Another example of non-contact platemaking is described in published European Patent Application EP 0167352, which involves a method for generating a latent image on a blank plate using low-current electrical discharges. These discharges do not remove or otherwise alter the physical characteristics of the substrate. Rather, the apparatus appears to produce the same chemical changes in the plate-surface material that would conventionally be produced by exposure to actinic radiation, as described above. Once again, the need for chemical response to the low-power discharges imposes significant limitations on the plate constructions that can be imaged with this type of apparatus.
Other designers have attempted to use more powerful lasers to write images on blank plates. However, the use of such lasers for this purpose has not been entirely satisfactory because the photoresist coating on the plate must be compatible with the particular laser, a requirement that limits the choice of coating materials. Also, the pulsing frequencies of some lasers used for this purpose are so low as to render the time required to produce a halftone image on the plate unacceptably long.
There have also been some attempts to use scanning E-beam apparatus to etch away the surface coatings on plates used for printing. However, such machines are very expensive. In addition, they require that the workpiece, i.e., the plate, be maintained in a complete vacuum, making such apparatus impractical for day-to-day use in a printing facility.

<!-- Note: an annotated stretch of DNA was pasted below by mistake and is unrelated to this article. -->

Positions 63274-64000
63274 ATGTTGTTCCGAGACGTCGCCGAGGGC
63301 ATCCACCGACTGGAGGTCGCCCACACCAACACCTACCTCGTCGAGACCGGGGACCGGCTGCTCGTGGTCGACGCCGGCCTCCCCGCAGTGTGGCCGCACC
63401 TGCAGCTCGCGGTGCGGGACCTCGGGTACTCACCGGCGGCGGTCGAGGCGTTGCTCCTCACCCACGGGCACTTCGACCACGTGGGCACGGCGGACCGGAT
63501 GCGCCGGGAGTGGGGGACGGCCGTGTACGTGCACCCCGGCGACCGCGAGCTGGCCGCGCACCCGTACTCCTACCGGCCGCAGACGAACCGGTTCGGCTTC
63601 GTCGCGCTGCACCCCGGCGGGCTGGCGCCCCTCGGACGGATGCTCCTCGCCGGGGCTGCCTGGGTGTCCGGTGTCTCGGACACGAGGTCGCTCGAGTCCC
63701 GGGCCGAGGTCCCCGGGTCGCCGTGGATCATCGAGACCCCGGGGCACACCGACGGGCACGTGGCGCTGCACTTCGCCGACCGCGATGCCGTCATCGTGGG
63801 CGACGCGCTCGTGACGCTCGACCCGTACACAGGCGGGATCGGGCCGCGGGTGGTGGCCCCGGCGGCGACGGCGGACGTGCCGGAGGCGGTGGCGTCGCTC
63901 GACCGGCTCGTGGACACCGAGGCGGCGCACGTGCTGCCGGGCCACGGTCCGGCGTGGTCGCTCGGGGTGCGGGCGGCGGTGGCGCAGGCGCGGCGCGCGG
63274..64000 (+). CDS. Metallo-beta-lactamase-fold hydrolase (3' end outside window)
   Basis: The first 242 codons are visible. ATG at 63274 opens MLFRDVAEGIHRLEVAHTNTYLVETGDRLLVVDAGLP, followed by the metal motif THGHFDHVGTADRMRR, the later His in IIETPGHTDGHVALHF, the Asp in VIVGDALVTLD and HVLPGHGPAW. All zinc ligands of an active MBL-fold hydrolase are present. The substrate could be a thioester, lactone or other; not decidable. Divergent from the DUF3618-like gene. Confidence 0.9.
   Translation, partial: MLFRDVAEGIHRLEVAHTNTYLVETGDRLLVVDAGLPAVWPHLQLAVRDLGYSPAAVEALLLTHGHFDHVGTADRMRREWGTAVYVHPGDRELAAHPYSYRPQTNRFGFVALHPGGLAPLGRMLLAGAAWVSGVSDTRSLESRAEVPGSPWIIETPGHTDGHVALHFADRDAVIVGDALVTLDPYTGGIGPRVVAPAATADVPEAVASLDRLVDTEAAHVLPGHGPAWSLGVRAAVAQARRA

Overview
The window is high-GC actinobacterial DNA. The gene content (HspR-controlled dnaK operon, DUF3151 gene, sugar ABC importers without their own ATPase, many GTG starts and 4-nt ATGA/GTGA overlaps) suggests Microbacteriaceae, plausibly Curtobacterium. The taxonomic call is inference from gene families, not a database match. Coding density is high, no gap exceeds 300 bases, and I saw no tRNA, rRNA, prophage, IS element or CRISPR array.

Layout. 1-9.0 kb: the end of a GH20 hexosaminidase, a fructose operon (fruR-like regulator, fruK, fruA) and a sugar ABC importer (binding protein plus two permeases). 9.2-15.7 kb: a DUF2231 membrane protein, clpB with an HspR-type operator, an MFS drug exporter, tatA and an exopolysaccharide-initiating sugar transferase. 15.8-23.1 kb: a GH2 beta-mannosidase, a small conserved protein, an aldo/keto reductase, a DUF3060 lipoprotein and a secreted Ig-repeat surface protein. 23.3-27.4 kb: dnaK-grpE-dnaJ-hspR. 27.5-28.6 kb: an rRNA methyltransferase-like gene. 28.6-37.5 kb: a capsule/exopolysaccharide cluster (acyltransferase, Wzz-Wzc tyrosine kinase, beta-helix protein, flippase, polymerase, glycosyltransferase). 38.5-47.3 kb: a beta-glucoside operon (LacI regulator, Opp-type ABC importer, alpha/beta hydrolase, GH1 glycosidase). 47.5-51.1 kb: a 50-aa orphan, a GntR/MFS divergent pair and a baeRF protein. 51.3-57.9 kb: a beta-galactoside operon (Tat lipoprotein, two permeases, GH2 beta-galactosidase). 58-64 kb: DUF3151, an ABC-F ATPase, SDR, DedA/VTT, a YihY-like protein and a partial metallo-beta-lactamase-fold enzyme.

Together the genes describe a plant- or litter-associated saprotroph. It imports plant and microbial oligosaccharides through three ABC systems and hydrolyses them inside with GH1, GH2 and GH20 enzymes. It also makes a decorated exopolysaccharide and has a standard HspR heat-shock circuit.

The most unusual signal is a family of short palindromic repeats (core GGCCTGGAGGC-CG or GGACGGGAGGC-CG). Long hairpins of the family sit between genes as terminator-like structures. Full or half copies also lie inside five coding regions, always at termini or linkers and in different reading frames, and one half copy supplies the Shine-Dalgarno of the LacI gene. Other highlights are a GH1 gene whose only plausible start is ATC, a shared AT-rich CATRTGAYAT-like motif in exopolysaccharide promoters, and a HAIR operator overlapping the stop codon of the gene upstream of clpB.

We are also aware of a press system that images a lithographic plate while the plate is actually mounted on the print cylinder in the press. The cylindrical surface of the plate, treated to render it either oleophilic or hydrophilic, is written on by an ink jetter arranged to scan over the surface of the plate. The ink jetter is controlled so as to deposit on the plate surface a thermoplastic image-forming resin or material that has a desired affinity for the printing ink being used to print the copies. For example, the image-forming material may be attractive to the printing ink so that the ink adheres to the plate in the areas thereof where the image-forming material is present but is repelled by the "wash" used in the press to prevent inking of the background areas of the image on the plate.